commentisfree asking for someone to write, in a hurry, about the experience of being a grandparent. It was already 11am, and the deadline was 1pm. Great, I thought, I like a challenge - and I qualified on the grandparenting side. So after my coffee I set to, and duly dispatched the required 250 words. (I think I maybe wrote 252 words)
Back came a mail saying they'd use it. I'd seen the online tale about Gwyneth Paltrow badmouthing her grandma; I expected to see my stuff online. A phone call later in the afternoon, however, told me it'd be in the paper as well, so I duly bought one of Dunoon's limited stock of guardians the following morning.
To put it briefly, my piece was crap. It had been edited out of all recognition, into a jaggedly unimaginative lump devoid of paragraphs ( I know - space restrictions) with the sequencing altered and so drastically cut that it didn't actually make sense. They didn't even get my "comment is free" name right. Someone who knows me well said it didn't sound like me at all, and I was glad to hear this. I gave heartfelt thanks that usually I write only for myself, and that our local paper treats what I write with respect. I know newspapers have to consider column inches and that once a paper's out that's it - it can't be changed - but I had never really considered the implications for print journalists.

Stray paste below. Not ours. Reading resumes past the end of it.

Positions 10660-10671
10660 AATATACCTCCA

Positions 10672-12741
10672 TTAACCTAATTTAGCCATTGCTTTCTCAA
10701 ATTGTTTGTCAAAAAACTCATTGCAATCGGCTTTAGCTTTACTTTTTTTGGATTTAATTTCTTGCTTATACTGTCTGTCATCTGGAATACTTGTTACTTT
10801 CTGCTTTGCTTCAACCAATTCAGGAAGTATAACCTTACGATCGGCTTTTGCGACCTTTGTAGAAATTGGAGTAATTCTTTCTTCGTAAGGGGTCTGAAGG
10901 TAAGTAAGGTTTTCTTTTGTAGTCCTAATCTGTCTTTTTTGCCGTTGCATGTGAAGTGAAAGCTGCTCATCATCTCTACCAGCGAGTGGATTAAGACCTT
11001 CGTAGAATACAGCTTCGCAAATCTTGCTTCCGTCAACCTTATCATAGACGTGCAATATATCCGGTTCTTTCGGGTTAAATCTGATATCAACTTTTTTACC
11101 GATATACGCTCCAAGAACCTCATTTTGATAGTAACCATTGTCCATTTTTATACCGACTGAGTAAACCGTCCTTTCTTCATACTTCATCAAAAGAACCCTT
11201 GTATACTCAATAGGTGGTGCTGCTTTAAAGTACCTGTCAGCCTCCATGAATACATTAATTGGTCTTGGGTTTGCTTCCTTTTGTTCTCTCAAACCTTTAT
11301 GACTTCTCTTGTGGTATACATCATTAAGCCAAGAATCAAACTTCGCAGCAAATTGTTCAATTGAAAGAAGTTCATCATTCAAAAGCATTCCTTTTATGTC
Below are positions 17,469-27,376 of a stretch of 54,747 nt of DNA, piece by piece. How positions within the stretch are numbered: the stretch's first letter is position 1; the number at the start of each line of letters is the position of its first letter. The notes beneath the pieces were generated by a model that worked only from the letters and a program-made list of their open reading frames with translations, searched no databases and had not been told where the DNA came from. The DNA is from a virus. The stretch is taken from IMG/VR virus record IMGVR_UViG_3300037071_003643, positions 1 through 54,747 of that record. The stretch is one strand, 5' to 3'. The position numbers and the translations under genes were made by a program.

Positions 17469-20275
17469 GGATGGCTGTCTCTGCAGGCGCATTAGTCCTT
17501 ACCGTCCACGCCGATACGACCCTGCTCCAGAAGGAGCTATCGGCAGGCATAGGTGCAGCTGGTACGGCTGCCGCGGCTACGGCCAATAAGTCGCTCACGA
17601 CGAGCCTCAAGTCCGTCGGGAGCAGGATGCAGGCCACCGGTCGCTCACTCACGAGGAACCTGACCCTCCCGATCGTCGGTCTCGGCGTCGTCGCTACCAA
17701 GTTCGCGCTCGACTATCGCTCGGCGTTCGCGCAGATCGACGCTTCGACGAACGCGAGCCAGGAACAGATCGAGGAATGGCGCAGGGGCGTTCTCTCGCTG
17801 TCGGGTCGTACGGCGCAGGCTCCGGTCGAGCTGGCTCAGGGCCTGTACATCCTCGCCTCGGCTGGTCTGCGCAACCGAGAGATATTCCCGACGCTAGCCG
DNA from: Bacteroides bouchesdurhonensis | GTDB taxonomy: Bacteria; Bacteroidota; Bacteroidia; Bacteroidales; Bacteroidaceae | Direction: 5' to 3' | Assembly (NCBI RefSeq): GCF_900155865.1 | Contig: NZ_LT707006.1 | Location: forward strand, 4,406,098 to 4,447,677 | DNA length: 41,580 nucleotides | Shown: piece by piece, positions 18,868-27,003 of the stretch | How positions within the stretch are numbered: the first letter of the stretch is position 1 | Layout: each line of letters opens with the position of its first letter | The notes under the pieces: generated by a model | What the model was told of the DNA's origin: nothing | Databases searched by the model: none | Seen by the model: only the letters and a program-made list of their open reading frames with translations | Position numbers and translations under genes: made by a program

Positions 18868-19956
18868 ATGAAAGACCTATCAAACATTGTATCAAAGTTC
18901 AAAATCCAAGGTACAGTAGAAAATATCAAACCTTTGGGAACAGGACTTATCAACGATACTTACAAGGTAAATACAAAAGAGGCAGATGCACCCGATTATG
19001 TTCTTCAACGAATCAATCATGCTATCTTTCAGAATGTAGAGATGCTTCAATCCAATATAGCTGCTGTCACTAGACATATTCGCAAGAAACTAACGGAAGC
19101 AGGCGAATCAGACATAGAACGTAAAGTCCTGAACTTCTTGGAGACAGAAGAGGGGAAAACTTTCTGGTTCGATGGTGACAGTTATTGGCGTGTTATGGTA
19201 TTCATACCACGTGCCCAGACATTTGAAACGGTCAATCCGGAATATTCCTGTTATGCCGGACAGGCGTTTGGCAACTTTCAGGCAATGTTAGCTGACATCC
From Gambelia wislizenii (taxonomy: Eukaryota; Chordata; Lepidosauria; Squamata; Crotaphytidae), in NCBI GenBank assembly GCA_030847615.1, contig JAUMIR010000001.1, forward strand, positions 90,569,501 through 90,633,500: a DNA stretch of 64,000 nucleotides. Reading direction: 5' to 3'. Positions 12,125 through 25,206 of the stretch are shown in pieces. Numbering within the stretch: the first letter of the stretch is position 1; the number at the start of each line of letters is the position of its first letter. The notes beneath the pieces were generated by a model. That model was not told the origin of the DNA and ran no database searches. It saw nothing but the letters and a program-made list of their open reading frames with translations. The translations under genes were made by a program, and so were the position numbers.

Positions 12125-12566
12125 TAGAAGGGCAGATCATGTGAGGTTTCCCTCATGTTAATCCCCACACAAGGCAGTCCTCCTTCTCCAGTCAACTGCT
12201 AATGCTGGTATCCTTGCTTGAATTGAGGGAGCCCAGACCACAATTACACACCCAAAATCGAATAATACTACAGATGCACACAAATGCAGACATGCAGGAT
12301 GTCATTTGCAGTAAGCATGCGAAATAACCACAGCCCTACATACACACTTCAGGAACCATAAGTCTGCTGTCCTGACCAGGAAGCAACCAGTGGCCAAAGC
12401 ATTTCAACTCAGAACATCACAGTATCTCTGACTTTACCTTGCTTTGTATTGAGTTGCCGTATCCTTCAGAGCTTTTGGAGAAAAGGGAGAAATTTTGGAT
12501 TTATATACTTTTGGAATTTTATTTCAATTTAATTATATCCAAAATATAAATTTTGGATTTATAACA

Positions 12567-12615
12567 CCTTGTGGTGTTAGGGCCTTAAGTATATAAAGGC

Thing is, I'm not a print journalist. I'm not a journalist at all. Putting that castrated rubbish in the paper makes it look as if "amateurs" can't write to save themselves, and makes this "amateur" determined that she won't do anything so silly again. But if they're going to invite submissions, the Guardian needs to think about what they're doing.
To balance all this, I have to report that when the online version appeared - and you can read it here - it was more or less what I had written, and - better still - the mistakes I pointed out to @commentisfree Jessica were immediately remedied. Maybe this happens every time anyone writes for print media - and maybe that's why I'm becoming such a fan of online reporting.
But there's still something nice about seeing it in print ...